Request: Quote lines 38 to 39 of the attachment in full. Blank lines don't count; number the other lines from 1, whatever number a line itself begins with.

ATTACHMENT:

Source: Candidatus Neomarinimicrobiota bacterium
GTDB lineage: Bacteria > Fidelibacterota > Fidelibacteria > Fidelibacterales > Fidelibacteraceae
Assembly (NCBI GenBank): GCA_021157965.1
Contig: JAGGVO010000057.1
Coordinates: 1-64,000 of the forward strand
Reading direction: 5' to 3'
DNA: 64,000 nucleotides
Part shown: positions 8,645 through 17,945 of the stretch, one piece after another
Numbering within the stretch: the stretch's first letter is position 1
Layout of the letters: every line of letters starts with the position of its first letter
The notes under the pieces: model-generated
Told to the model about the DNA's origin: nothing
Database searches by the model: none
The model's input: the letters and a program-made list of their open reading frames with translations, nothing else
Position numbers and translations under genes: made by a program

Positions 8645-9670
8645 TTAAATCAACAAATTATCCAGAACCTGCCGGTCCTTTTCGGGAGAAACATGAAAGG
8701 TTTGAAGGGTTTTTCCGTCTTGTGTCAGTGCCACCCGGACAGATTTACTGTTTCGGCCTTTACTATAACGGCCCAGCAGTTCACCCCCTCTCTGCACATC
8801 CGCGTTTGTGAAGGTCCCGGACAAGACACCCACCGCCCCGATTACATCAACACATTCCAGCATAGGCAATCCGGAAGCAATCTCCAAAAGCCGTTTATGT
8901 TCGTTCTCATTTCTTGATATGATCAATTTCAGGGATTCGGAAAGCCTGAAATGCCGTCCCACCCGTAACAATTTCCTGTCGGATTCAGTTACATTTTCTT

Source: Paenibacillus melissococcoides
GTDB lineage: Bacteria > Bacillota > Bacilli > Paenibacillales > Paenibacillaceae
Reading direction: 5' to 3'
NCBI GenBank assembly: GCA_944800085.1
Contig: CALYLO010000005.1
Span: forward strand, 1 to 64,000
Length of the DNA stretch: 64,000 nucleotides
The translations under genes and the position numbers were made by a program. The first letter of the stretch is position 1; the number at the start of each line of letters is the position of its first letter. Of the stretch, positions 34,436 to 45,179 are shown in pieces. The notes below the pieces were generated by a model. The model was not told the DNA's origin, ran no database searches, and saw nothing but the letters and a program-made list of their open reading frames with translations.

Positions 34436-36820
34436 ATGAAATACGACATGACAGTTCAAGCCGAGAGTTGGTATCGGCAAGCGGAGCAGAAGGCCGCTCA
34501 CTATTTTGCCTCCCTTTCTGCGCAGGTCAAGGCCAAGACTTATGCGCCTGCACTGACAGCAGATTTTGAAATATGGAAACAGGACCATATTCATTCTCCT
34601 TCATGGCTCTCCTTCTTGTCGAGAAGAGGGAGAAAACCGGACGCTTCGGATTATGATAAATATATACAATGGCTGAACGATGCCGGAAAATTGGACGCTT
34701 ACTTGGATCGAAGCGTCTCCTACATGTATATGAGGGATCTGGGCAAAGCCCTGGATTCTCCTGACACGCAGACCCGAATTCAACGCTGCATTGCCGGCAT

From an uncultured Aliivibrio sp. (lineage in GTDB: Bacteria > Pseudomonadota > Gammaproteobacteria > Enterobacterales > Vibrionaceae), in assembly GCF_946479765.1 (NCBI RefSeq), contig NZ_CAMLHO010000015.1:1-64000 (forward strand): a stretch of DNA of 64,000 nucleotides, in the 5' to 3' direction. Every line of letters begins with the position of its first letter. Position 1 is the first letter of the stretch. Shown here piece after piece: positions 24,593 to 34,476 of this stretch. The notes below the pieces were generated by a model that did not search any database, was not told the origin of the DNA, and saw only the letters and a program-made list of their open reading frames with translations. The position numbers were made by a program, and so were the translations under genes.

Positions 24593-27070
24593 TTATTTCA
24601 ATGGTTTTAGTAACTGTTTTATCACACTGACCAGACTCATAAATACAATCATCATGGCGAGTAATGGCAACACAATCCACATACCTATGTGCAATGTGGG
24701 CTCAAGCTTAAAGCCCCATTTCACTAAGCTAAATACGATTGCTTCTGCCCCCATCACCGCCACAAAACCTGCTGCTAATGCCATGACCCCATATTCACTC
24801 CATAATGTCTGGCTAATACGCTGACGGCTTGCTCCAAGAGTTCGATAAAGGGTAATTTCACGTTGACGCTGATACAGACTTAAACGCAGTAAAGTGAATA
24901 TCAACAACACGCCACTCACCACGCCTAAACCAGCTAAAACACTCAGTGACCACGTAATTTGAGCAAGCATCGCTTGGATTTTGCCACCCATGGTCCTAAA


24701 CTCAAGCTTAAAGCCCCATTTCACTAAGCTAAATACGATTGCTTCTGCCCCCATCACCGCCACAAAACCTGCTGCTAATGCCATGACCCCATATTCACTC
24801 CATAATGTCTGGCTAATACGCTGACGGCTTGCTCCAAGAGTTCGATAAAGGGTAATTTCACGTTGACGCTGATACAGACTTAAACGCAGTAAAGTGAATA